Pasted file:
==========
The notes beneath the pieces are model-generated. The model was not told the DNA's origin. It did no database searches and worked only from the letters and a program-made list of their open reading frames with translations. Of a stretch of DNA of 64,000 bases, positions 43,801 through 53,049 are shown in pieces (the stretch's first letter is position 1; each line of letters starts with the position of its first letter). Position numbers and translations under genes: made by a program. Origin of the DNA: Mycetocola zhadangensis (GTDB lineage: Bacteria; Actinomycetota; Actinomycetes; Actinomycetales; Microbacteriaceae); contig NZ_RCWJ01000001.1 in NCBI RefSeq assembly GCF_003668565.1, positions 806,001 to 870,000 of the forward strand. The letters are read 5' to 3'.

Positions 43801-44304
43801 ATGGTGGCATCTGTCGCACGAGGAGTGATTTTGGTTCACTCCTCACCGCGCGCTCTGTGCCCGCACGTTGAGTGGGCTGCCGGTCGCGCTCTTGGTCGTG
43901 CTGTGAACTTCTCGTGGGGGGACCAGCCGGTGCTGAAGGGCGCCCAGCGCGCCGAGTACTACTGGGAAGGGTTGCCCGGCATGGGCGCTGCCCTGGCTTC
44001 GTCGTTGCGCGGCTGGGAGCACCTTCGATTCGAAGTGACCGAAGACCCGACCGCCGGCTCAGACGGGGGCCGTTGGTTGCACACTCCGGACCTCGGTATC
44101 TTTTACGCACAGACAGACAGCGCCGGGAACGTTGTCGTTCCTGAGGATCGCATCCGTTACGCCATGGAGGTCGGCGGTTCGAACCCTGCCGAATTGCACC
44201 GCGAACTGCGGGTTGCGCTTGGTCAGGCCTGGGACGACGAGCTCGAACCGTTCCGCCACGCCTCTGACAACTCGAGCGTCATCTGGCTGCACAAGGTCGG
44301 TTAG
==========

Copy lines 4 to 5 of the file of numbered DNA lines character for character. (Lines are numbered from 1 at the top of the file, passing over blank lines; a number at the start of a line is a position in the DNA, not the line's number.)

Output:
43901 CTGTGAACTTCTCGTGGGGGGACCAGCCGGTGCTGAAGGGCGCCCAGCGCGCCGAGTACTACTGGGAAGGGTTGCCCGGCATGGGCGCTGCCCTGGCTTC
44001 GTCGTTGCGCGGCTGGGAGCACCTTCGATTCGAAGTGACCGAAGACCCGACCGCCGGCTCAGACGGGGGCCGTTGGTTGCACACTCCGGACCTCGGTATC